Saving form data to a file

Where are we?

You just learned how to send form data by email. But sometimes you want that data to be immediately available on your server. Let’s see one way to do that.

This lesson’s goals

By the end of this lesson, you should:

  • Know how to append form data to a file.
  • Be able to read back data from the file.
  • Know how to do some basic security stuff.

Comments – What the user sees

Let’s say you want people to be able to add comments to a Web page. Here’s what the user sees when there are no comments:

No comments

Figure 1. No comments

There are two pieces to the comment area:

Comment area pieces

Figure 2. Comment area pieces

First, there’s the current comments. There are none in this case.

Second, there’s a form for adding new comments. This will always be the same, no matter how many comments there are.

Users add comments by typing in the text field and clicking the button:

Adding a comment

Figure 3. Adding a comment

When they click Save, the page reloads, and shows the new comment in the comment area.

Comment showing

Figure 4. Comment showing

Where do comments go?

We need a place to keep comments that people enter, so we can read them back and show them on Renata’s page.

For this example, we’ll store them in a file. When there’s a new comment, we’ll append it to the file. Append means “add to the end.”

When Renata’s page – renata.php – loads, we’ll show the comments. We’ll put some PHP on the page that will read the comments in and insert them into the HTML.

This will work most easily if the comments file already contains HTML tags. But people who type comments don’t type HTML. They just type text:

Adding a comment

Figure 3 (again). Adding a comment

So we’ll add some HTML tags around what they type.

Whenever you save data that people type, you have to worry about security. You don’t want hackers typing comments that, for example, contain JavaScript. We’ll address that later.

Flow of control

Let’s draw a picture of what happens behind the scenes. It will show us the flow of control, that is, what happens first, what happens next, and so on.

Comment control flow

Figure 5. Comment control flow

The browser asks the server for renata.php (1). PHP code in renata.php reads the comments file, and inserts the comments into the HTML (2). renata.php also contains HTML to show the form (the <form> tag and friends).

Once the browser has shown the page, it waits for the user to do something. Suppose the user types a comment, and clicks the Save button (3). The browser looks at the action property of the form: action="save-renata-comment.php". So it asks the server for that page, and sends the form data along with the request (4).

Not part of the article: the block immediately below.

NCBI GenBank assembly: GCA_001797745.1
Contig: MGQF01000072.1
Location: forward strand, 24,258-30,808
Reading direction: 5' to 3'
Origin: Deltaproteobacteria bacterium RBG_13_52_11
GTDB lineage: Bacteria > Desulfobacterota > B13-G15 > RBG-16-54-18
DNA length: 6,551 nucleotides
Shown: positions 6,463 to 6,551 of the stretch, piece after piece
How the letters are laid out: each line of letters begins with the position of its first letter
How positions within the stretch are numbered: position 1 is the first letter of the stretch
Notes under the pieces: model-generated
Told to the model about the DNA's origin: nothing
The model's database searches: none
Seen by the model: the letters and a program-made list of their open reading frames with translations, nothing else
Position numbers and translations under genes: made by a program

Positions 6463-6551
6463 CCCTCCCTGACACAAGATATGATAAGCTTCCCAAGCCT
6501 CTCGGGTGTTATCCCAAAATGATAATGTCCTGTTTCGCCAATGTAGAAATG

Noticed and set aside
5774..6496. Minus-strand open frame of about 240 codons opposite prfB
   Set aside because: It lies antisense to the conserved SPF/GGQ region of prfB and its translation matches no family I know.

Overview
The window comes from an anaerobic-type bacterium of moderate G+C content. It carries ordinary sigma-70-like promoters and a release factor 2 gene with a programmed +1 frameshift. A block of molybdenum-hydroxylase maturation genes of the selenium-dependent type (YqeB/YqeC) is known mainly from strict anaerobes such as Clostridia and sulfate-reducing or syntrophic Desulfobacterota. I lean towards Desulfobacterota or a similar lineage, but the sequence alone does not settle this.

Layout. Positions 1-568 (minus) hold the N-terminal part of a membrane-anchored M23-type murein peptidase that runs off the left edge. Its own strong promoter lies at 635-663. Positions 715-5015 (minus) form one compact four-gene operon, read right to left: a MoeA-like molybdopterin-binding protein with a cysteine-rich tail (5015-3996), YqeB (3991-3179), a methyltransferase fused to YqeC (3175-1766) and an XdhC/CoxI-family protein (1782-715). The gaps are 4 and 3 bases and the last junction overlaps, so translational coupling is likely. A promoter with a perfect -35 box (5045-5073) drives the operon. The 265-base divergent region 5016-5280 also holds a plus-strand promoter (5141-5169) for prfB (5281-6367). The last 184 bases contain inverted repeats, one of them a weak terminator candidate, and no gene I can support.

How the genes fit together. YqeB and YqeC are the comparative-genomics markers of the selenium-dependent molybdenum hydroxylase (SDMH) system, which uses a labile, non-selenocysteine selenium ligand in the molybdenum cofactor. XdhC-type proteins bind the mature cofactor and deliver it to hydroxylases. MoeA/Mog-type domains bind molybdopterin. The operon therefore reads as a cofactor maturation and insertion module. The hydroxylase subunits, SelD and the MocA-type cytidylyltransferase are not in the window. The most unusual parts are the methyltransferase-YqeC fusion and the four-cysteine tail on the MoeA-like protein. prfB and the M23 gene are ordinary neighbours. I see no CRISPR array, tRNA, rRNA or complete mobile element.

The server loads save-renata-comment.php. Code in that file takes the new comment, wraps it in a <p> tag, and appends it to the comments file. Then it redirects the browser. That is, it tells the browser to load another page. Which one? renata.php (6).

So the browser loads renata.php (1). Code in renata.php reads the comments file (2), which now has the new comment on the end. So the new comment appears.

Phew! That’s a lot of work! But it’s a lot of work for the computers, not for us. We tell them what to do, and they do it.

Let’s have a look at the pieces.

Showing comments

Here’s what the comments file looks like after a comment has been added:

<p>You are so cute!</p><hr>

Figure 6. Comments file with one comment

We need to read that in to the right place in renata.php (2 in Figure 5). Here’s the code for the entire file. (I’ve wrapped it in the template code we saw earlier.)

<?php 
//Path from this page to the site root.
$path_to_root = '..';
//Title of this page.
$page_title = 'Renata';
require $path_to_root . '/library/start_page.inc';
require $path_to_root . '/library/header.inc';
require $path_to_root . '/library/left_nav.inc';
?>
<div id="center_region">
  <h1>Dog profile: Renata</h1>
  <p>Here is Renata.</p>
  <p><img src="renata.jpg" alt="Renata"></p> 
  <h2>Comments</h2>
  <?php
  if( file_exists('renata_comments.txt') ) {
    readfile('renata_comments.txt');
  }
  else {
    print '<p>There are no comments yet.</p>';
  }
  ?>
  <h2>Add a comment</h2>
  <form action="save-renata-comment.php" method="post">
    <p>
      <textarea rows="3" cols="30" name="comment"></textarea>
    </p>
    <p>
      <button type="submit">Save</button>
    </p>
  </form>
  <p><a href="index.php">Back to the dog list</a></p>
</div>
<?php
require $path_to_root . '/library/footer.inc';
require $path_to_root . '/library/end_page.inc';
?>

Figure 7. renata.php

Everything up to line 9 is templating code. The real stuff starts on line 10.

Lines 10 to 14 are simple HTML. That’s the main content of the page. The comment section follows.

There may be comments, or there may not be. If there are comments, we want to show them. Otherwise, we want to tell the user that there are no comments yet.